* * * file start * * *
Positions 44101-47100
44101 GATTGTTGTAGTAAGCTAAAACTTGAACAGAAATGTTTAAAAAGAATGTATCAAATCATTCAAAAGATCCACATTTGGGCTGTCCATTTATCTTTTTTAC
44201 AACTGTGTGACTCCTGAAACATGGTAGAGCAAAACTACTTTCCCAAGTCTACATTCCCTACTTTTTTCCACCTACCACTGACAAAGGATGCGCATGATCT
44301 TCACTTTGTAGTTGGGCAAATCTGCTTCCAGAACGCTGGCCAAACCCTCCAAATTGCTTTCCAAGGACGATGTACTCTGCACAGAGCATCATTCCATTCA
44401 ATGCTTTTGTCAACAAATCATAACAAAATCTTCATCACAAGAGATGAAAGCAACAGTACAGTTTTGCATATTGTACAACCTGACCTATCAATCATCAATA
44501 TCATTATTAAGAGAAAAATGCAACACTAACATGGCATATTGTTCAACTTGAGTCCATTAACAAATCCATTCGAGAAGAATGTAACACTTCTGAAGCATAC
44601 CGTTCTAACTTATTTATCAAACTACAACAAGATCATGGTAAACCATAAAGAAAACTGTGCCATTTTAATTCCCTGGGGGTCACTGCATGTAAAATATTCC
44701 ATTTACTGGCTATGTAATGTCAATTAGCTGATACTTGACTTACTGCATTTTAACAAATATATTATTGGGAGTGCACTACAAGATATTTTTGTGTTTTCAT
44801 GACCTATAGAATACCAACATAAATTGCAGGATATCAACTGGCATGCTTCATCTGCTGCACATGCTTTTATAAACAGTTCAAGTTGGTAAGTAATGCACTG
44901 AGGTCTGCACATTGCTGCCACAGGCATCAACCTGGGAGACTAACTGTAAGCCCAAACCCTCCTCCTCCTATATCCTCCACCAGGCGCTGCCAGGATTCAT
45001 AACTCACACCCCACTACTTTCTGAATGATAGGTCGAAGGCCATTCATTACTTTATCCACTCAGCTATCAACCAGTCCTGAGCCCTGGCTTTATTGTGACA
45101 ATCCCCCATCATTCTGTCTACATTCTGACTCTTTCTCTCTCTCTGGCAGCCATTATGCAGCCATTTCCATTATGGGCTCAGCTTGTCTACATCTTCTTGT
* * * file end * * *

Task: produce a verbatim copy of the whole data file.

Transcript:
Positions 44101-47100
44101 GATTGTTGTAGTAAGCTAAAACTTGAACAGAAATGTTTAAAAAGAATGTATCAAATCATTCAAAAGATCCACATTTGGGCTGTCCATTTATCTTTTTTAC
44201 AACTGTGTGACTCCTGAAACATGGTAGAGCAAAACTACTTTCCCAAGTCTACATTCCCTACTTTTTTCCACCTACCACTGACAAAGGATGCGCATGATCT
44301 TCACTTTGTAGTTGGGCAAATCTGCTTCCAGAACGCTGGCCAAACCCTCCAAATTGCTTTCCAAGGACGATGTACTCTGCACAGAGCATCATTCCATTCA
44401 ATGCTTTTGTCAACAAATCATAACAAAATCTTCATCACAAGAGATGAAAGCAACAGTACAGTTTTGCATATTGTACAACCTGACCTATCAATCATCAATA
44501 TCATTATTAAGAGAAAAATGCAACACTAACATGGCATATTGTTCAACTTGAGTCCATTAACAAATCCATTCGAGAAGAATGTAACACTTCTGAAGCATAC
44601 CGTTCTAACTTATTTATCAAACTACAACAAGATCATGGTAAACCATAAAGAAAACTGTGCCATTTTAATTCCCTGGGGGTCACTGCATGTAAAATATTCC
44701 ATTTACTGGCTATGTAATGTCAATTAGCTGATACTTGACTTACTGCATTTTAACAAATATATTATTGGGAGTGCACTACAAGATATTTTTGTGTTTTCAT
44801 GACCTATAGAATACCAACATAAATTGCAGGATATCAACTGGCATGCTTCATCTGCTGCACATGCTTTTATAAACAGTTCAAGTTGGTAAGTAATGCACTG
44901 AGGTCTGCACATTGCTGCCACAGGCATCAACCTGGGAGACTAACTGTAAGCCCAAACCCTCCTCCTCCTATATCCTCCACCAGGCGCTGCCAGGATTCAT
45001 AACTCACACCCCACTACTTTCTGAATGATAGGTCGAAGGCCATTCATTACTTTATCCACTCAGCTATCAACCAGTCCTGAGCCCTGGCTTTATTGTGACA
45101 ATCCCCCATCATTCTGTCTACATTCTGACTCTTTCTCTCTCTCTGGCAGCCATTATGCAGCCATTTCCATTATGGGCTCAGCTTGTCTACATCTTCTTGT